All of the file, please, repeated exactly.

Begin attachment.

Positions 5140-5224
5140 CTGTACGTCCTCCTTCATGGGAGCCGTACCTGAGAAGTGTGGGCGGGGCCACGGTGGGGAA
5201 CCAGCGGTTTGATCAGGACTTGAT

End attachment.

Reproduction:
Positions 5140-5224
5140 CTGTACGTCCTCCTTCATGGGAGCCGTACCTGAGAAGTGTGGGCGGGGCCACGGTGGGGAA
5201 CCAGCGGTTTGATCAGGACTTGAT